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Dick Opens the D.C. Closet in 'Outrage'

By Tamara Krinsky

What do former New York City mayor Ed Koch, Florida governor Charlie Crist, retired Idaho Senator Larry Craig and Republican Congressman David Dreier have in common? All are "outed’ in Kirby Dick’s new film Outrage, which was just released by Magnolia Pictures on May 8.

Outrage shines a light on those politicians who have repeatedly voted against gay civil rights legislation, yet who are allegedly gay themselves. More than just a film about who’s hiding in the closet, the documentary is about hypocrisy and how it distorts the political process. In what seems to be an attempt to distance themselves from any sort of homosexual identification, the politicians profiled in the film repeatedly vote against funding for AIDS research, gay marriage rights and adoption by gay parents. By exploring this territory, what could have just been a lascivious curiosity of a film becomes a documentary with meaning and depth that goes beyond just a tale of who supposedly did what with whom.

Says the Academy Award-nominated Mr. Dick, “One of the things that attracted me to the film was the whole ethics of outing. What we do in our film is we don’t out closeted politicians. We report on the hypocrisy of closeted politicians who vote anti-gay. I feel that that’s not only something that one has a right to do, but I think it’s the responsibility of journalists – and in this case, of the documentary filmmaker. Because if you don’t report on hypocrisy, then it just continues.”

His feelings are in sync with those of Representative Barney Frank (D-Mass), who states, “"There is a right to privacy, there's no right to hypocrisy." Frank is one of the few gay Congressmen who came out of the closet of his own accord while still in office. His appearance in Outrage, along with those of former NJ governor James McGreevey and former Arizona Congressman Jim Kolbe, helps audiences to understand the personal costs of staying in the closet.

Barney Frank
Barney Frank in OUTRAGE, a Magnolia Pictures release.
Photo courtesy of Magnolia Pictures.

Kolbe came out in 1996 after the magazine The Advocate threatened to out him for his vote in favor of the Defense of Marriage Act. In the film he says he found a sense of “peace and calm” after going public with his sexuality.

McGreevey, who came out in August 2004, talks about the idea that if you try to shove your identity in a box, it can have disastrous consequences. The former governor describes how when you’re in the closet, you begin to feel shame because you act in shameful ways, i.e. having sex in back alleys. Mr. Dick then cuts to footage of Larry Craig's denial of engaging in homosexual activity in the bathroom. It’s a powerful juxtaposition, and makes for one of the more moving segments in the film.

Craig’s story is one of the few about closeted politicians that have received attention from the mainstream media. Bloggers and members of the alternative press such as Michael Rogers ( and radio host Michelangelo Signorile (Out Q, Sirius XM), both of whom appear in the film, have been covering these stories of hypocrisy for years, but getting the traditional media to run pieces on the subject has been difficult.

“It’s sometimes what’s described as the “ick” factor, “ says Mr. Dick. “The [mainstream media] don’t want to report on anything having to do with gay sexuality. They think they have a readership that’s straight, maybe fundamentalist, they just don’t want to irritate them. Also, these outlets are owned by major corporations who do a lot of business on Capitol Hill. They only see a downside in reporting the truth when it comes to these powerful Congressmen whom they could be writing about.”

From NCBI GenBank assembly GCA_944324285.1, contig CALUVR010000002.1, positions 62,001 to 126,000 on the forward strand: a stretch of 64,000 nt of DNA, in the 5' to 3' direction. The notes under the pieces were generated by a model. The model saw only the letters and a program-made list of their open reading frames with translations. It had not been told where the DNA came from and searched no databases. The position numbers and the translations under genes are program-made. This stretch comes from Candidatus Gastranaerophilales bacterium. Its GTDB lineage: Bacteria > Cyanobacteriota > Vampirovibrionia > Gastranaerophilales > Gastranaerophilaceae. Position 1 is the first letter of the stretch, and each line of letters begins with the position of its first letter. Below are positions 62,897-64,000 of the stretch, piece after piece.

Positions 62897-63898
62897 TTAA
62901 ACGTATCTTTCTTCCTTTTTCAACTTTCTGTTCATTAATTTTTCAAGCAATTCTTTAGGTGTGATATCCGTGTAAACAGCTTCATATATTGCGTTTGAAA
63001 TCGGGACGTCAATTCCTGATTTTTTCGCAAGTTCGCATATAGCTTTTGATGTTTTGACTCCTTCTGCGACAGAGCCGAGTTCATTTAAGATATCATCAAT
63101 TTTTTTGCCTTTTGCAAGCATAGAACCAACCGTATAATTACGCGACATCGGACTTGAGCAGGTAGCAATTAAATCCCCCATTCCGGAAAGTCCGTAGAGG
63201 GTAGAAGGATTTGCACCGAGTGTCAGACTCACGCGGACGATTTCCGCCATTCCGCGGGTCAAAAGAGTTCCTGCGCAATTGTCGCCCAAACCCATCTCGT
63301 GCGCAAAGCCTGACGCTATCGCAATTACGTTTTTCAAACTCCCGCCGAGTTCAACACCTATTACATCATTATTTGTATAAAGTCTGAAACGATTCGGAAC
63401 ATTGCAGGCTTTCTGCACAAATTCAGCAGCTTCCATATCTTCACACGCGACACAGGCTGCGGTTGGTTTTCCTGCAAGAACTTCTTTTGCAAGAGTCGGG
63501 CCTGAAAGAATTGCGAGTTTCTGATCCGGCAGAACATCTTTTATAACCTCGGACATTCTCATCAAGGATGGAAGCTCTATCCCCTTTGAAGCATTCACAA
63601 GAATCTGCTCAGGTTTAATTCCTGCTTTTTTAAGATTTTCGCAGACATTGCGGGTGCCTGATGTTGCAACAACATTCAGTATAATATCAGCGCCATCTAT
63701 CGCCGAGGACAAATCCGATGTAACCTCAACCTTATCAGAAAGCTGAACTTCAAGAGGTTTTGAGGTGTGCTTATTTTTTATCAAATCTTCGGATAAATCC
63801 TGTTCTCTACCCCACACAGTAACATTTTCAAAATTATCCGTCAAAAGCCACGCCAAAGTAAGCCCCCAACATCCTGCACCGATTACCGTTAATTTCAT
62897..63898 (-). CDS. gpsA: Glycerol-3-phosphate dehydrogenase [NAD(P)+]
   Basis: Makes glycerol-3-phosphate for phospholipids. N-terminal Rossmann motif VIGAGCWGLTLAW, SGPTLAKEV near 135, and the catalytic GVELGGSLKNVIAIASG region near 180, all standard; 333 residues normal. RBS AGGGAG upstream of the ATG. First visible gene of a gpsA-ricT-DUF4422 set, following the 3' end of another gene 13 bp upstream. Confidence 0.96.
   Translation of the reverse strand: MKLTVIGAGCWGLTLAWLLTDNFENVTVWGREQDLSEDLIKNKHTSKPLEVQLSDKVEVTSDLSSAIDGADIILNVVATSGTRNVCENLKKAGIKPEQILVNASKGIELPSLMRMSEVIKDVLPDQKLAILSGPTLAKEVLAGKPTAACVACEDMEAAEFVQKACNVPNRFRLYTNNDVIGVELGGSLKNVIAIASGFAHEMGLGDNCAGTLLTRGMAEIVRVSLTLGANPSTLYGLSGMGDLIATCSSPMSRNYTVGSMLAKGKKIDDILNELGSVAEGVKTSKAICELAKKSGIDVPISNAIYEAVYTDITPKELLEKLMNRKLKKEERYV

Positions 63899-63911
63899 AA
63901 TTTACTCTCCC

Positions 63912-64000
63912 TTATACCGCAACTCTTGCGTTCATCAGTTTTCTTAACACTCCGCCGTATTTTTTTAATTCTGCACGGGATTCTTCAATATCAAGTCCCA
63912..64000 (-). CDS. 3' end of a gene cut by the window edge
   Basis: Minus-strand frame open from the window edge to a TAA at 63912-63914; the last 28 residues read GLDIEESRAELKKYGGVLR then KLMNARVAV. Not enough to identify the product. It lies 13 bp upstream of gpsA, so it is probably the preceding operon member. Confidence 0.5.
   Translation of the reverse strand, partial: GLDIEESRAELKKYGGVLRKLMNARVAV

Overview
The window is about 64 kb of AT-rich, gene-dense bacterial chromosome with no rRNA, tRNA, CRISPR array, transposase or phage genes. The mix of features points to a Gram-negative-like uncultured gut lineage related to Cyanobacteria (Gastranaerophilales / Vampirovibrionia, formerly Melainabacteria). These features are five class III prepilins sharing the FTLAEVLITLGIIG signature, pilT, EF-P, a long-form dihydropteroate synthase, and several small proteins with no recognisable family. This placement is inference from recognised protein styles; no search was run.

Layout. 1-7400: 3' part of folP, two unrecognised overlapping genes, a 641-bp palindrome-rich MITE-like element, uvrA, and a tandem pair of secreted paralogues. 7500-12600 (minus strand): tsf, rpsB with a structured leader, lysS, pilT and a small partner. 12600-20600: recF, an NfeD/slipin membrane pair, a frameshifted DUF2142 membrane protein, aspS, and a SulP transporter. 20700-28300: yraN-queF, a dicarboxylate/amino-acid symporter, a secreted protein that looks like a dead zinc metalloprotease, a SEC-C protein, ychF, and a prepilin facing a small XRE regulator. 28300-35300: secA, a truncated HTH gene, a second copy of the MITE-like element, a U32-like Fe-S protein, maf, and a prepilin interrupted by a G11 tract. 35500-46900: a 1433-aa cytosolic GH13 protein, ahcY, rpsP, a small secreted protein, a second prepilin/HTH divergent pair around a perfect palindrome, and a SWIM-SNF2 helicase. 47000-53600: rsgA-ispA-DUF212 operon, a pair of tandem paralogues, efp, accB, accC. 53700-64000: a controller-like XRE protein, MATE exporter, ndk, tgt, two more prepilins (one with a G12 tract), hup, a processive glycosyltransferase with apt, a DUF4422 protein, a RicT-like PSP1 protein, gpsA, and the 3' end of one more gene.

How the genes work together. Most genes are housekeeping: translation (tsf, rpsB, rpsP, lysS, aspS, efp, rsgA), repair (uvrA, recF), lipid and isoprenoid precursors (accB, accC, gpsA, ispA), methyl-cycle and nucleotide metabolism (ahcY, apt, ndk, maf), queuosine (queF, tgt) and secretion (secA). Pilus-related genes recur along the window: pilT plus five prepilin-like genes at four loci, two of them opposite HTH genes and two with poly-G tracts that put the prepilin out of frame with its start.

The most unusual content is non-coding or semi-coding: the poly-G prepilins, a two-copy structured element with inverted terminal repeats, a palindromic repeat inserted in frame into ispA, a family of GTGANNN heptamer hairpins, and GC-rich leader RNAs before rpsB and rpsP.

Ironically, that unwillingness to report on the issue is now having effects on coverage of Outrage the film. Mr. Dick relayed a story about a very positive review of the film that was pulled not by an editor, but by higher-ups at the paper. Says Mr. Dick, “That’s basically censorship, there’s no other way to say it.” He did not mention which publication it was...perhaps I should have asked him to 'out' the paper?

In a bizarre twist, another snag that the film is encountering is that certain outlets are refusing to review the film because they have a ‘no outing’ policy. Their companies feel Outrage violates this policy. When Mr. Dick heard about this conundrum from a reporter, his response was, “So you’re saying that your company’s policy on outing trumps your company’s policy on reporting?” The journalist was at a loss for a response.

Mr. Dick considers himself – and most political documentarians – part of the alternative media. He hopes that by existing in the entertainment realm, however, the documentary will eventually fire up discussion about closeted, gay, hypocritical politicans in the mainstream press, even if there is some initial recalcitrance.

“What I hope is that it actually helps to lead to the demise of the closet in American politics," he says. "Young people at the beginning of their political careers make a decision whether they’re going to stay in the closet or not. Up until recently, they could look around and say, ‘It doesn’t get reported on, I can get away with this.’ And so they do. I’m hopeful that after the film is out, they’re going to realize they can’t [get away with it anymore]. It’s not only better for them politically, but it’s also better for them personally, to run as an out gay candidate, whether Democrat or Republican.”

Tamara Krinsky is associate editor of
Documentary Magazine and an on-camera entertainment reporter. For more info: